NCASE Resource Library
When the COVID-19 pandemic disrupted in-person schooling during the 2020-2021 academic year, children participated in school from the classroom, from home, and from out-of-school time (OST) programs on remote learning days.
The disruptions caused by the COVID-19 pandemic coincide with increased attention to issues of racial injustice. Federal support, including funding, is available to rebuild early childhood and Out-of-School time (OST) care, to address inequities that have historically diminished opportunities for children and families.
On February 24, 2021, the National Center on Afterschool and Summer Enrichment hosted a webinar to learn about the recent NCASE voices from the field brief and hear from colleagues engaged in this work.
Positive outcomes are made possible through school-based and community
On August 6, 2020 the National Center on Afterschool and Summer Enrichment (NCASE) hosted a listening session designed to help stakeholders in the field better understand the current state of school-age care in the country, specifically informed by lessons learned through efforts to deliver safe and meaningful summer programming in 2020.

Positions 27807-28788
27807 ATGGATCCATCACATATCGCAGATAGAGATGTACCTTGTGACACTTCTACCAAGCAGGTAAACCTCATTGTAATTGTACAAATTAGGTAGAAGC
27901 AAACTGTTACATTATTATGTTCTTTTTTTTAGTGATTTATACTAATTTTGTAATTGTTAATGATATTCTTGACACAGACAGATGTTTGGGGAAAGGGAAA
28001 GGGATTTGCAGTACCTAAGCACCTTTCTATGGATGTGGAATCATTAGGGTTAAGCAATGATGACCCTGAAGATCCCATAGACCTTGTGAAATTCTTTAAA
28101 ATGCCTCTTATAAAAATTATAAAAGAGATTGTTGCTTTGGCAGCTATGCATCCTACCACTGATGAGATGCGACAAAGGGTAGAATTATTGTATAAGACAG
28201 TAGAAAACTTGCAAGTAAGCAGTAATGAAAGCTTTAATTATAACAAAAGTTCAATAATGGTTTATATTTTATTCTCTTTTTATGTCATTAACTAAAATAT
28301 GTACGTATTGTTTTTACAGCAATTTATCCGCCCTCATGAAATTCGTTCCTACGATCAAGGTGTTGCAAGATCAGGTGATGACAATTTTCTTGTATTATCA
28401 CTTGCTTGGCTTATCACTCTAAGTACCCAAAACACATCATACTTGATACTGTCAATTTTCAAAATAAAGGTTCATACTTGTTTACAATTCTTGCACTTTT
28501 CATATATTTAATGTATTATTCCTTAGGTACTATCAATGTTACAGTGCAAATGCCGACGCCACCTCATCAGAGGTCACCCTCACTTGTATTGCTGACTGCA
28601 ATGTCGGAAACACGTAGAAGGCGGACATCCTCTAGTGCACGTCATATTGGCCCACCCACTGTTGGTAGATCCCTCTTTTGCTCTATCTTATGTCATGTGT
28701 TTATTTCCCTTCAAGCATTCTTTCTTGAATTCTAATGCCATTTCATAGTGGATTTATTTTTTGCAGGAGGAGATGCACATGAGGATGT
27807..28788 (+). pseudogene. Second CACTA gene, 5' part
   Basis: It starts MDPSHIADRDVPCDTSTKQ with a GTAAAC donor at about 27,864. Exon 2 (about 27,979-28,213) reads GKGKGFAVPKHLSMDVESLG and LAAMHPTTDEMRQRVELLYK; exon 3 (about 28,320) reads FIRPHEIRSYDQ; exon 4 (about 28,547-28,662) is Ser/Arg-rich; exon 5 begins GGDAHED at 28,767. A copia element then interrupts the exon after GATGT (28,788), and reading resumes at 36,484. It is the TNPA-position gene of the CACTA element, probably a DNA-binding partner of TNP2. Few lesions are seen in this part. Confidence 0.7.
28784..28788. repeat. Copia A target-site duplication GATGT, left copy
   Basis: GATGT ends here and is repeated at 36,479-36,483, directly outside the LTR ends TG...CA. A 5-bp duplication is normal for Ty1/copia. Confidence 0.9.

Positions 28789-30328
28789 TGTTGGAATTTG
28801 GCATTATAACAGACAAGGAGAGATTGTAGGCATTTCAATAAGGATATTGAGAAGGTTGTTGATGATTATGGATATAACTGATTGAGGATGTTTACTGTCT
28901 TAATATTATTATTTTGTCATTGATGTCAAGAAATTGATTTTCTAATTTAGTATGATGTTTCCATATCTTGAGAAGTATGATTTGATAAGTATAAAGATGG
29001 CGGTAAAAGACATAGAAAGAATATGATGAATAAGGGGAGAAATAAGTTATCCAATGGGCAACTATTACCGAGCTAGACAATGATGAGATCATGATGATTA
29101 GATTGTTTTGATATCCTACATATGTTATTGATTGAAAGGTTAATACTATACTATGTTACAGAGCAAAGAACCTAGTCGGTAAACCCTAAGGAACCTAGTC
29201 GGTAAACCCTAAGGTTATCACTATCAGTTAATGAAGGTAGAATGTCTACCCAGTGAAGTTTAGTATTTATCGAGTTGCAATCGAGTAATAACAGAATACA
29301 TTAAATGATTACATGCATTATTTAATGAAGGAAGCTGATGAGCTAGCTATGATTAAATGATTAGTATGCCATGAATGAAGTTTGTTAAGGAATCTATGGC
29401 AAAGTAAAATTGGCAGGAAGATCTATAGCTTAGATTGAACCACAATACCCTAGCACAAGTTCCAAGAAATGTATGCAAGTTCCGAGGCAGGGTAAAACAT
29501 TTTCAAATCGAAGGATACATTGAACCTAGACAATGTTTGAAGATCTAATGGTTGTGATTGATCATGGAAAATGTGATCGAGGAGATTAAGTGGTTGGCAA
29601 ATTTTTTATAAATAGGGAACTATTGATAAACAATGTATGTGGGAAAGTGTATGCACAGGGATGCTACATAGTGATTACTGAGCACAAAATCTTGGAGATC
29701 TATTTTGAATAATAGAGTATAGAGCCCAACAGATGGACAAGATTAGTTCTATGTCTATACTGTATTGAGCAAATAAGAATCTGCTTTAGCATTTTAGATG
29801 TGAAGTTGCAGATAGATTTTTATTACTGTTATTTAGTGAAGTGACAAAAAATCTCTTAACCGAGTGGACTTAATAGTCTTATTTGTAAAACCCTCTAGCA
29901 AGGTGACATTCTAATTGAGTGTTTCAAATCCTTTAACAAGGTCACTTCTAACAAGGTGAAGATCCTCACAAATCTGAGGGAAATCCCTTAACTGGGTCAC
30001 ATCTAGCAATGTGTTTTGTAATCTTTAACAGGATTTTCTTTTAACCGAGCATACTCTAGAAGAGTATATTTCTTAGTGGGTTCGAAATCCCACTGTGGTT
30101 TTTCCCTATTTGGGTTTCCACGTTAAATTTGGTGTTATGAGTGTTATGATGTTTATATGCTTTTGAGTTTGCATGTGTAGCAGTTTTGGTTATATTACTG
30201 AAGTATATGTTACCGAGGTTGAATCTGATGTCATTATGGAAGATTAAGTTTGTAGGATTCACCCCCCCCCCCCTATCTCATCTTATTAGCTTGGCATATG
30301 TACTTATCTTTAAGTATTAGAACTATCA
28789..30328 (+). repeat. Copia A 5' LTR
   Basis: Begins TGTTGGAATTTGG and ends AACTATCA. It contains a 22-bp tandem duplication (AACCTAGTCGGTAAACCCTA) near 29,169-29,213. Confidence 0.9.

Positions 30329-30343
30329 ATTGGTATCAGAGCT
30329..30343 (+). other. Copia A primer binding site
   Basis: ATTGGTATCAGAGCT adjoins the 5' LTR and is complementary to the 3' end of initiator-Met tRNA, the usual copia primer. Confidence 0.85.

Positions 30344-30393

This issue brief outlines steps that public and private sector leaders can guide a comeback effort and build back better following COVID-19.
This issue brief sets forth five reasons why stabilizing child care needs to be at the heart of the economic recovery discussion. The importance of child care for working families and for child health and well-being underscores the importance of financial support that will insure equal access to high quality and culturally competent care.
This issue brief provides recommendations for how to best support home-based child care providers during COVID-19, recognizing that this is an especially important part of the supply right now, and was already seeing instability and a decline in providers.
The NCASE Out-of-School Time Professional Development System-Building Toolkit was designed to assist states as they build professional development systems inclusive of school-age providers.
Federal, state, and local agencies are increasing investments and building capacity in emergency preparedness, response, and recovery. Emergencies of all types can occur abruptly and cause devastation to programs, families, communities, and entire towns or cities.